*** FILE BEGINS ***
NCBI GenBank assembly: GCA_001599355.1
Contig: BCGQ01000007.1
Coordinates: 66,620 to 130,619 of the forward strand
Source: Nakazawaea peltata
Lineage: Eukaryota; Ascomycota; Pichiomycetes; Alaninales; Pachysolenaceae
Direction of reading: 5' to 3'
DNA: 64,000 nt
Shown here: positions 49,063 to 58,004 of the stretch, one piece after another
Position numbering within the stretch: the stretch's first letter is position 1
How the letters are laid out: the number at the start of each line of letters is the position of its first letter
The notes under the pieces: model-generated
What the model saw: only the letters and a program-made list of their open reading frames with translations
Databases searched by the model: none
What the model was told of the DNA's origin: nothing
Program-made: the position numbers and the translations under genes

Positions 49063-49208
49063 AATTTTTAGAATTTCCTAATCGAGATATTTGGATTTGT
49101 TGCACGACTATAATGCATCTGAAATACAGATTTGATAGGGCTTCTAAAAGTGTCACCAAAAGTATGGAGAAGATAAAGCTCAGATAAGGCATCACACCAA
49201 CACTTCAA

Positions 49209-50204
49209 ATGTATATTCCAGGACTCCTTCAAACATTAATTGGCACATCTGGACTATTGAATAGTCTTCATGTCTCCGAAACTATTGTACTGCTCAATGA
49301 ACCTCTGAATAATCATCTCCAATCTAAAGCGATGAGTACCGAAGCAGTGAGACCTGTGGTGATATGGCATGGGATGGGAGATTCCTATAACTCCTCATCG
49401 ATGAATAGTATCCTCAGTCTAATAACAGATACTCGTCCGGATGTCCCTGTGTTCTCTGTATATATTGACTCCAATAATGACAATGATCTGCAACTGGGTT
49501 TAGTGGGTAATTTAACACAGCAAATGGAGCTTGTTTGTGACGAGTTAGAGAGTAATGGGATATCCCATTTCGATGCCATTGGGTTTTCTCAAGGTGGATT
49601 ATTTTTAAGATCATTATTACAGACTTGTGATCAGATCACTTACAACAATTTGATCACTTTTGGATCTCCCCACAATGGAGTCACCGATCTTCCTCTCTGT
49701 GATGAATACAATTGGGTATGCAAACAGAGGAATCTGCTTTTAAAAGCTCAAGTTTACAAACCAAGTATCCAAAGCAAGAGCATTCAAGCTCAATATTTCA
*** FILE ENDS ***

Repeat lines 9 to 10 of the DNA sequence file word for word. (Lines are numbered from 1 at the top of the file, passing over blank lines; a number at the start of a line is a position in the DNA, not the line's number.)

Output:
Position numbering within the stretch: the stretch's first letter is position 1
How the letters are laid out: the number at the start of each line of letters is the position of its first letter